must decide on what kind of collective campaigning we can initiate and where members prefer to
lobby independently on particular issues.
The Social Platform will ask its members to agree on a manifesto on the Fundamental Rights
Agency which comprises several basic benchmarks. The secretariat will circulate the draft
manifesto and organise a short meeting for discussion and debate amongst members in early
November. The Manifesto will be accompanied by supporting texts which explain why these
benchmarks are essential. The Secretariat will ask members to help draft these examples,
To be most effective, lobbying should be aimed at the Council, with members of the Social
Platform encouraging their members to lobby at national level. The Member States have differing
views on a number of the Commission‟s proposals and can probably be convinced to take the
benchmarks proposed by the Social Platform on board in the final compromise document.
Please see the manifesto and supporting documents for more detail.
The rapporteurs for the European Parliament appear interested in working with members of the
Social Platform in drafting their reports; the secretariat and individual members will take contact
with these MEPs.
The Process Tracker has all the contact details for the relevant people in the EP, Commission,
IV. Contents of the Proposal
The proposed operational structure for the Fundamental Rights Agency includes a Board with one
independent person appointed by each Member State, one person appointed by the European
Parliament, two representatives from the European Commission, one person appointed by the
Council of Europe; the Director of the proposed Gender Institute will sit on the Board as an advisor.
An Executive Board will be comprised of the two Commission representatives and two other
members of the Board.
The proposed structure also includes a Fundamental Rights Forum to be composed of
representatives of non-governmental organisations involved in promoting fundamental rights and
combating racism and xenophobia. This Forum shall have 100 members and shall serve as a
mechanism for the exchange of information and ensure close cooperation between the Agency and
At first glance the Forum appears to be an important element of the Fundamental Rights Agency;
closer inspection of the proposal reveals, however, that the Forum is without power or status to
engage in the operations of the Agency. There is no indication as to how the views of the Forum
will be taken into consideration by the Board or Executive Board, and as the Forum is only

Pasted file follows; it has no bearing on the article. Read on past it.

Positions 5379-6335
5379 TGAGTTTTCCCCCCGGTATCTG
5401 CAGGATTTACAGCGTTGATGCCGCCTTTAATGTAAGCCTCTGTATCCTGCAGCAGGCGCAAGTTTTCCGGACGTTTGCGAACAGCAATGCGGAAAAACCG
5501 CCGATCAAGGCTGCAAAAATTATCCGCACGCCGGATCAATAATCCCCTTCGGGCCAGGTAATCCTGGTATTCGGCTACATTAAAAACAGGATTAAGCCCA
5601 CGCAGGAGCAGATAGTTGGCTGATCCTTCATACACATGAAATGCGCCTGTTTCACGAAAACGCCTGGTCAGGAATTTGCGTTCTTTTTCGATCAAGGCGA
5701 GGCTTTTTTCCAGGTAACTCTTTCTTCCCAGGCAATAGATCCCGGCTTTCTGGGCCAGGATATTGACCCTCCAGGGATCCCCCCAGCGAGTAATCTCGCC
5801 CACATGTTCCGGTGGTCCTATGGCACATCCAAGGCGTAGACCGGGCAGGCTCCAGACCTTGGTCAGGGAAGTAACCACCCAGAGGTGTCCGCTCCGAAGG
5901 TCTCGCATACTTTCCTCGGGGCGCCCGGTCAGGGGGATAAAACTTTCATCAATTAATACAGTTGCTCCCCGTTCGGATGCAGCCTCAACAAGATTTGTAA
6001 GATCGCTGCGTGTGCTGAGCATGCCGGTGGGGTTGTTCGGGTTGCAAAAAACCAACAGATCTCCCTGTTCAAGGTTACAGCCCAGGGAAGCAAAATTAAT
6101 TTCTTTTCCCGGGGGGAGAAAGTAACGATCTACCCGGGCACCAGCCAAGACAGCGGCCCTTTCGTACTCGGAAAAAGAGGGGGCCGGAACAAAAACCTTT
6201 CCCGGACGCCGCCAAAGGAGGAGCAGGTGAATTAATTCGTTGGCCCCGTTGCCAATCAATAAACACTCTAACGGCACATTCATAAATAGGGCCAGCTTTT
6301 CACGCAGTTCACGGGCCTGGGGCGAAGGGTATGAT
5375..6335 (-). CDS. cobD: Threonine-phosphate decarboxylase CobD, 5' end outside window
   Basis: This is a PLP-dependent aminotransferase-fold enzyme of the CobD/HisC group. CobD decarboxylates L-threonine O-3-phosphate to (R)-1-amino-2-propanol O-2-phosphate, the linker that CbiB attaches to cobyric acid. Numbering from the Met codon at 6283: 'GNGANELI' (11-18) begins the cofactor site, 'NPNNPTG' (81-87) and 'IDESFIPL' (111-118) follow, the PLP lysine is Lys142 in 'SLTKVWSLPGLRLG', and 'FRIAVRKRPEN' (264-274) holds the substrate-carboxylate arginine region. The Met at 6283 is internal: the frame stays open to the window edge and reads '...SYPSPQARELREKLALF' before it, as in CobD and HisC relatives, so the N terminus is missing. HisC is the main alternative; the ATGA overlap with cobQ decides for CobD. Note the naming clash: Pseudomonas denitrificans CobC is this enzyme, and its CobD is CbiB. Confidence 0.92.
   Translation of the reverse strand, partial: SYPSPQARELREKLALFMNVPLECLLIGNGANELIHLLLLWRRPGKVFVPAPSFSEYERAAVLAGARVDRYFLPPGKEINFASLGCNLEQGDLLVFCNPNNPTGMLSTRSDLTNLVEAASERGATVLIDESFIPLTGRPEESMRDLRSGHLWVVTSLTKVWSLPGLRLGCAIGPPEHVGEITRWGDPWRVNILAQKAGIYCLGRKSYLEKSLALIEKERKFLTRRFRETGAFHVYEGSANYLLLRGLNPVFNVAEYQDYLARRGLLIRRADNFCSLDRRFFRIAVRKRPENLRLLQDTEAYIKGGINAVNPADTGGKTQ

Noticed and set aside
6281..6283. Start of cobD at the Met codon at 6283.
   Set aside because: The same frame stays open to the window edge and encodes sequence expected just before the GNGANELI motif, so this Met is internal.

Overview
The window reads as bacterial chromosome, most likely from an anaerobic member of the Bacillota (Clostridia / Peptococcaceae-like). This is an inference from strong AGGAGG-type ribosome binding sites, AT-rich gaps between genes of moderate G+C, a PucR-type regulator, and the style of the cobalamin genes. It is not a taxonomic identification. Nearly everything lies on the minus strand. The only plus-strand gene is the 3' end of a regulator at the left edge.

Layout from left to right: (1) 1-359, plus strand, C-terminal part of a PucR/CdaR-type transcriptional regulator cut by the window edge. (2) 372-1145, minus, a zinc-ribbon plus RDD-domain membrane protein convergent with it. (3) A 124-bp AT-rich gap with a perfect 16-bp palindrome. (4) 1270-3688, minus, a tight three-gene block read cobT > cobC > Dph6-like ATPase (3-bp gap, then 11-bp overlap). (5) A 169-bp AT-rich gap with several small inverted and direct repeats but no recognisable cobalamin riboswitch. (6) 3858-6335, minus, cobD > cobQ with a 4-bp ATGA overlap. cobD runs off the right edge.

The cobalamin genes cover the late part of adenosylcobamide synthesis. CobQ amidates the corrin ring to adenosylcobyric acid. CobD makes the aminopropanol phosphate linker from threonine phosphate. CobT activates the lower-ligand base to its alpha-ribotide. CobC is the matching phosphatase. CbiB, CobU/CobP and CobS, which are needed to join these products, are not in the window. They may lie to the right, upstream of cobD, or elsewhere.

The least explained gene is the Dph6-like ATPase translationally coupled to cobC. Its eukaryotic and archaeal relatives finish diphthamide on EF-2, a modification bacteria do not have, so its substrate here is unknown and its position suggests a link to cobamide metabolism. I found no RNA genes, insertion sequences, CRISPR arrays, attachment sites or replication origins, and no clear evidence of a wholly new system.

mandated to meet once a year, it is difficult to imagine a continuing impact on the work of the
Agency. Without a seat on the Board, the NGO Forum has no direct link to the running of the
Fundamental Rights Agency.
Possible lobbying suggestion on structure:
Demand that members of the Fundamental Rights Forum be included on the Board.
This suggestion was also supported at a meeting in Vienna coordinated by the Vienna NGO
Committee on Human Rights in October 2005. See the Process Tracker for details.
4 pers.: Chair and Vice Chair
2 rep. from the Commission
29 pers: MS, EP, CoE, Commission
Observer: director Gender Institute
Fundamental Rights Forum
NGOs, Trade Unions, churches, experts.
The key purpose is provide the Fundamental Rights Agency with the scope to cover all areas of
fundamental rights referred to in the Charter.
The aim of the Fundamental Rights Agency is to establish a centre of expertise on fundamental
rights in the EU. The main functions of the Agency will revolve around:
Collecting objective, reliable and comparable information
Formulating opinions – either on its own initiative or at the request of the EU institutions
Monitoring the application of fundamental rights standards in practice by the Union
institutions, bodies and agencies; and monitoring the same when Member States
implement Community law
Identifying good practice in respecting and promoting fundamental rights by Union
institutions, bodies, agencies and Member States
Raising public awareness of fundamental rights
Promoting dialogue with civil society, coordinating and networking with various actors in